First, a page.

Today at The Comics Journal, Frank Young goes back to the 1940's to take a look at Elmo in his first article on Cecil Johnson's unusual "enigma" of comics history.
Elmo was an odd fit for the Register and Tribune Syndicate, an Iowa-based concern that trafficked in America’s dullest strips. Jane Arden, Jack Armstrong, Ned Brant, Off the Record and other R&T features were popular—Arden was in hundreds of American papers. The syndicate was commercially successful, if artistically bankrupt, before Jensen showed up.
Bubbling over with eccentric characters and dialogue, Elmo also presages the laugh-out-loud novels of Charles Portis. Jensen would’ve been the perfect artist to illustrate Portis’ low-key novels such as The Dog of the South (1979) and Masters of Atlantis (1986), had time and space permitted. Jensen and Portis heed this golden rule: the nuttier the situation, the more deadpan the delivery.
Unlike Portis or Bob & Ray, Jensen’s comedic vision is quite dark. Elmo is a strip without one heroic character. Elmo is troubling. He’s too cheerful. Perhaps all those years of washing diapers at the orphanage, where he was raised, made something snap in his head. He is civil, polite and obliging, but he doesn’t function in a reassuring way. He may occasionally frown, or display anger, but most of the world’s good and bad bounces off him. He is a challenging choice for a protagonist.
Today's review comes to you from Martyn Pedler, and it's of one of the more warmly received super-hero revampings of recent vintage: The Immortal Hulk. It's early days, but he's on board for now:
It’s a canny take on the required immortality of corporate superheroes, making sense of all the deaths that never stick in ongoing continuity. Continuity that’s mostly dismissed here, with Banner’s casual narration saying “It was a complex situation. I'll spare you the fine details”. The Hulk’s status quo suits these kind of shifts. He has transformation in his gamma-infused DNA: man into monster, yeah, but also grey to green, dumb to smart, lone force of destruction to cuddly, collectable superhero. Ewing has fun with the last when one witness refuses to believe the Hulk’s all that bad. “Monster? Ol’ Jade Jaws? Come on, lady. He's a founding Avenger. He's been in movies.”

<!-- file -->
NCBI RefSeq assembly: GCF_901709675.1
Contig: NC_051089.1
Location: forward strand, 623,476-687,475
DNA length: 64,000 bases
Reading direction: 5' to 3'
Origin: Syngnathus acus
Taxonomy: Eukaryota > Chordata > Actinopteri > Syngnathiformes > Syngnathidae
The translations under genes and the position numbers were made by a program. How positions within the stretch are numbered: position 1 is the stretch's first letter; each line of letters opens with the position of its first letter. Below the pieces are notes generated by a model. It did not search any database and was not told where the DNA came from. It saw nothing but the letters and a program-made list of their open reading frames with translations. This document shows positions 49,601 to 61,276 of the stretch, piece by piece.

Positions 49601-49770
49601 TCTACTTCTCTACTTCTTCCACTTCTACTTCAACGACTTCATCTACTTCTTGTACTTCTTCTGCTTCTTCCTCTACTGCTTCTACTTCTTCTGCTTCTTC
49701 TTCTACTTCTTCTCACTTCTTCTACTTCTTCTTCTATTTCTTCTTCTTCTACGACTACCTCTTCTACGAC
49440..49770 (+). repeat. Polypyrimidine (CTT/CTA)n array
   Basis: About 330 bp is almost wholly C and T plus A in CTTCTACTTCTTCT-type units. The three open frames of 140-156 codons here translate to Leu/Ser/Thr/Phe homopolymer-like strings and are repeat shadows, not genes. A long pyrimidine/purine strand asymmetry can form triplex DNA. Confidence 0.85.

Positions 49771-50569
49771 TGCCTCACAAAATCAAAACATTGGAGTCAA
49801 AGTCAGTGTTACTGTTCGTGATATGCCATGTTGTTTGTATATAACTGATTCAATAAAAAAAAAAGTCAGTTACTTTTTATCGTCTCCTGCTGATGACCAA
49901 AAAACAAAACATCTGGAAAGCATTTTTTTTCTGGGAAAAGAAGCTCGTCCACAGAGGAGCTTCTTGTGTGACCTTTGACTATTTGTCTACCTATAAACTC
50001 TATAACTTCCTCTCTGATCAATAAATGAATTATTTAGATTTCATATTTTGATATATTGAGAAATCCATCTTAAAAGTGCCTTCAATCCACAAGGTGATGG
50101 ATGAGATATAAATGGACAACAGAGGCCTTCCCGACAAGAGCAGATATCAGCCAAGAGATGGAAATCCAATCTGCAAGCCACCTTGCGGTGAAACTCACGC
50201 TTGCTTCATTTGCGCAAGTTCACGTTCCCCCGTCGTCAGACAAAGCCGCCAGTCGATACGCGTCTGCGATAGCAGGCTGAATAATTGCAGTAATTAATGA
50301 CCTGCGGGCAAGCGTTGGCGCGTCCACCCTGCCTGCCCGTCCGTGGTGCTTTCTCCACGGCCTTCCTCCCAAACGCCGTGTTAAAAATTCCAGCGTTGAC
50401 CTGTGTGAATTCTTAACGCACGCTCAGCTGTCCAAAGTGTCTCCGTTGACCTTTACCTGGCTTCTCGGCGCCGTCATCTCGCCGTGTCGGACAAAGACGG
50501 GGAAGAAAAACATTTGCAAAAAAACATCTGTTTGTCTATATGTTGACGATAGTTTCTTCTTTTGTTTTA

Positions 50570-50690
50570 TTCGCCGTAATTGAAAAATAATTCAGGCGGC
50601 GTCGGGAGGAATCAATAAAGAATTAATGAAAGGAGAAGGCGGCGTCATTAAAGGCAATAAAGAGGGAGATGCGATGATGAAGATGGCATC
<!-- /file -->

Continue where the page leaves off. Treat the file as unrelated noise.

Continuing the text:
Over at Tumblr, the exodus of what made Tumblr exciting continues, with Liar Town USA posting their own "see ya later", which includes a mention of their next print publication. One hopes that many of the goodbye posts to come will include that kind of bittersweet conclusion.
Over at Image Comics, they're hosting their own piece of comics history. It's one of those oral history kind of articles, focused on the old Warren Ellis Forum, a place on the web where a whole bunch of people "got their start" as comics internet personalities, and where then able to see that turn into various kinds of careers. Hey!